REGAN: All right, thank you so much, Lucas.
Well, President Trump, everyone, is telling U.S. troops in Iraq that he has no plans to withdraw those troops from the country.
Retired Air Force Lieutenant Colonel Dan Hampton joins me now.
Colonel Hampton, isn't this a little wild, that he goes over there, sees our troops, has a nice moment with them, and, three seconds later, the Iraqis are saying, we want them gone? I guess it's not entirely wild. I should suspect it in some ways, but it's rather poor timing on their part, no?
RET. COL. DAN HAMPTON, U.S. AIR FORCE: Well, and it's not any coincidence that this comes on the heels of the president's remarks about not being the global policemen anymore, about pulling troops out of Syria.
They're -- they're hedging, Trish. They're looking for a post-United States Middle East, which isn't going to happen. I think his statements are actually kind of laughable from a military standpoint. They need to remember that they have a country because we gave it back to them. And they can make all the demands that they wish, but there isn't anything they can do about it.
If the president of the United States wants our people to stay there and thinks there's a need for them to stay there, then they're going to stay there. And the Iraqis can't do a thing about it.
HAMPTON: That being said...
REGAN: But, look, why would they even not want us there, I have got to ask you, because, look, we're -- as you rightly point out, they have a country because of our help.
I would think they would continue to want that help.
HAMPTON: Well, and you have to separate what you're hearing on TV from the rank-and-file Iraqis, just like it is in this country or any other country.
What you see and hear doesn't necessarily reflect the vast opinion there. The Iraqis that I know, knew personally and spent a lot of time with, were very happy that they were there. You have to remember who this guy is that's talking and who he is kneeling at the feet of, which is the same cleric that we fought against for years in Iraq.
So they're -- it's win-win from their standpoint, because, if for some reason we decided to pull out, then they would claim a moral victory. If we decide to stay, then they can use that as a launching pad for future divisiveness, which means they're going to stir up their people and get them involved and hopefully cause more and more trouble for the forces that are there.
So we have to be careful.
REGAN: Did we make the wrong move getting out of Syria, in your view?
In my view...
REGAN: You support it?
HAMPTON: And I said this -- I said this with Neil last week -- I wouldn't have gotten into Syria.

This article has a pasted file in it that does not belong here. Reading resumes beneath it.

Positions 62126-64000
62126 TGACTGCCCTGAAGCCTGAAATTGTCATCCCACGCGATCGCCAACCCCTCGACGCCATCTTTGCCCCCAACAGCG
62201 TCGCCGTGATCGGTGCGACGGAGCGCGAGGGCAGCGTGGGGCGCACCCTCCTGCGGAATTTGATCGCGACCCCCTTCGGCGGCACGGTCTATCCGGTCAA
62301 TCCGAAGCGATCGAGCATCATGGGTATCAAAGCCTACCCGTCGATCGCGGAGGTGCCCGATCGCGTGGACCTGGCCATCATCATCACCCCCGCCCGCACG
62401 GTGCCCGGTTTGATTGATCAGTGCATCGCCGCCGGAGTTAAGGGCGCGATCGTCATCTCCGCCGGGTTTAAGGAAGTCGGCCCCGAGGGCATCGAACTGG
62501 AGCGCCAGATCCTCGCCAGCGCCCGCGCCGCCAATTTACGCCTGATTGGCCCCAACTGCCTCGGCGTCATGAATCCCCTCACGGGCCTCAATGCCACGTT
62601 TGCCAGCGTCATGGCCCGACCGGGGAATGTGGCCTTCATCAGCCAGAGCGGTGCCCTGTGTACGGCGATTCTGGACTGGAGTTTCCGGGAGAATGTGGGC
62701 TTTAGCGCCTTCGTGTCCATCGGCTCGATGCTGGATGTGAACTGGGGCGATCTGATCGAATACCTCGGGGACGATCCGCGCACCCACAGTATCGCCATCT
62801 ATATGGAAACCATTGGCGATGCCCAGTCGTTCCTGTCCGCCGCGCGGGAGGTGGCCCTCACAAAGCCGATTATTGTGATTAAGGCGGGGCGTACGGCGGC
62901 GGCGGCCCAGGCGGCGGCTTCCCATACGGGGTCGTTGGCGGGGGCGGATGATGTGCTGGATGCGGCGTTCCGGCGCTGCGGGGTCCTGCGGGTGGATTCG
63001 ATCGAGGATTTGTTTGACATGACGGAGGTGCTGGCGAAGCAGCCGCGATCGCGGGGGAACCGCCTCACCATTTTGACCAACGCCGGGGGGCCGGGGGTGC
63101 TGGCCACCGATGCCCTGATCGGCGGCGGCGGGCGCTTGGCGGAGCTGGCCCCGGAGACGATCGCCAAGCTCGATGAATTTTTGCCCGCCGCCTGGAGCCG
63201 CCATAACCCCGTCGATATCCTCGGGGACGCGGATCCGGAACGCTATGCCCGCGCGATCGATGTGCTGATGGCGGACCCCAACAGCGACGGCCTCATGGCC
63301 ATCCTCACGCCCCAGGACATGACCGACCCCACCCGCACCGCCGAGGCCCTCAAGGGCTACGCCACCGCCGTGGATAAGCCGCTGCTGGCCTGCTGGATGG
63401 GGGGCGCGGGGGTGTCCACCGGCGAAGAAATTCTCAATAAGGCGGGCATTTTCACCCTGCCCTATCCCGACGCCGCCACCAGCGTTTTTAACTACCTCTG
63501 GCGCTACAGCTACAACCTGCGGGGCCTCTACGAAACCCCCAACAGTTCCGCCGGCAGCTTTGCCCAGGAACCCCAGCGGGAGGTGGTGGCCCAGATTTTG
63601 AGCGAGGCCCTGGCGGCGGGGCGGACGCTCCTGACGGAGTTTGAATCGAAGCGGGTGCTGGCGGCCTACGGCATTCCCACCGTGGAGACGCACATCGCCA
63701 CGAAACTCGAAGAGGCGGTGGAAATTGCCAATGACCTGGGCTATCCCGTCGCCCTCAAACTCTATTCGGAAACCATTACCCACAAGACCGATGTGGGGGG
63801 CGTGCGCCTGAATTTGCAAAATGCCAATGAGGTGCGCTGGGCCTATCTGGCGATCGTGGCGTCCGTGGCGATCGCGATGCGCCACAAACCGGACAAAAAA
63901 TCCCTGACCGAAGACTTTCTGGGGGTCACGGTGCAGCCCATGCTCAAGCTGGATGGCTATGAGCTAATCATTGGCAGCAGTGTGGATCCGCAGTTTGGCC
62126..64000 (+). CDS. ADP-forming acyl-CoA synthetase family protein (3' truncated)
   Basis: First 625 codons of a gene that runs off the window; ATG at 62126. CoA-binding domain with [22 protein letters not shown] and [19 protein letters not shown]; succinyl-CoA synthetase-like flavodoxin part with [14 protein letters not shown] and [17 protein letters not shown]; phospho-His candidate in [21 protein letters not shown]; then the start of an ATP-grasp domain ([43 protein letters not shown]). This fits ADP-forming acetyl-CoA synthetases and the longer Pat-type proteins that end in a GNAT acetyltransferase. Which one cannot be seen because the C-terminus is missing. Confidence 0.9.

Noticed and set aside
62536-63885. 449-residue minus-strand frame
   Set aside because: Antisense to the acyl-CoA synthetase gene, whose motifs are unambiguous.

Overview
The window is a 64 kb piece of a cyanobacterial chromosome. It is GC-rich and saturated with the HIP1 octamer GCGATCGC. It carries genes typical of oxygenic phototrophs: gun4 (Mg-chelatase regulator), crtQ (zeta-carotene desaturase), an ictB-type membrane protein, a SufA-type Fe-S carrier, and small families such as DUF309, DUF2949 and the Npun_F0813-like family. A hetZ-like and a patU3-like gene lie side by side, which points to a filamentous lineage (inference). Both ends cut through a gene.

HAMPTON: Once we were there, it should have been handled a lot differently.
REGAN: But you had ISIS forming. You had that caliphate that we needed to destroy. You wouldn't have been there to begin with?
HAMPTON: No, I would have -- I would have stomped out the caliphate in Iraq. I was there when it formed in Iraq.
And if the post-2003 war had been handled better, then the foundation for ISIS wouldn't have -- wouldn't have -- wouldn't have happened in Iraq. It wouldn't have been allowed to form there.
REGAN: OK. I agree with. But that was Barack Obama's decision to get out of Iraq long before we should have.
And so what do you know. You had ISIS springing up there, and then turning to Syria, where it continued gaining strength. So didn't we owe it to ourselves to make sure that we demolished ISIS before we said, OK, we're going to wipe our hands clean?
HAMPTON: I think, well, you're right to a point. But what I think is a better way to do it would be to do it through proxies, would have been to do it through the Kurds and through the Turks.
There really wasn't much of a reason for us to get personally involved over there. And we really didn't, not on a big scale. There were a lot of airstrikes and special ops folks. But it wasn't like we had a lot of troops on the ground there, which was the right thing to do.
REGAN: I'll tell you, I am glad, though, that that caliphate is gone, because, to me, that was a source of strength for ISIS. And now that it's gone, it hurts them, as it should.
Anyway, I got to leave it there. Thank you so much, Colonel. Good to see you.
HAMPTON: My pleasure.
REGAN: You think Democrats will have too many candidates to choose from in 2020? Why a new poll is suggesting they actually may not have enough.
And nasty weather making a mess of those return trips from grandma's, and the worst may be yet to come -- what you need to know on this weather coming up.
(BEGIN VIDEO CLIP)
UNIDENTIFIED MALE: It's not much of a commute. It's a dead stop right now.
UNIDENTIFIED FEMALE: It's crazy. Trying to get back home.
(END VIDEO CLIP)
REGAN: Our D.C. assignment desk just passing this one along. How do you like it?
The Senate session today ran three minutes and 52 seconds. The House session ran two minutes and 42 seconds. And now lawmakers are off until Monday, of course.
See you right here.
REGAN: FOX on top of the weather right now, as Mother Nature bears down on the country, the same storm blanketing parts of New Mexico with heavy snow, now taking on the Midwest.
About one million people are under blizzard warnings in parts of Kansas, Minnesota, Nebraska, and the Dakotas. Major road closures already reported. You have got wind gusts of up to 60 miles per hour already occurring, severe rain and thunderstorm the main threat to the South, and all of it impacting flights, of course.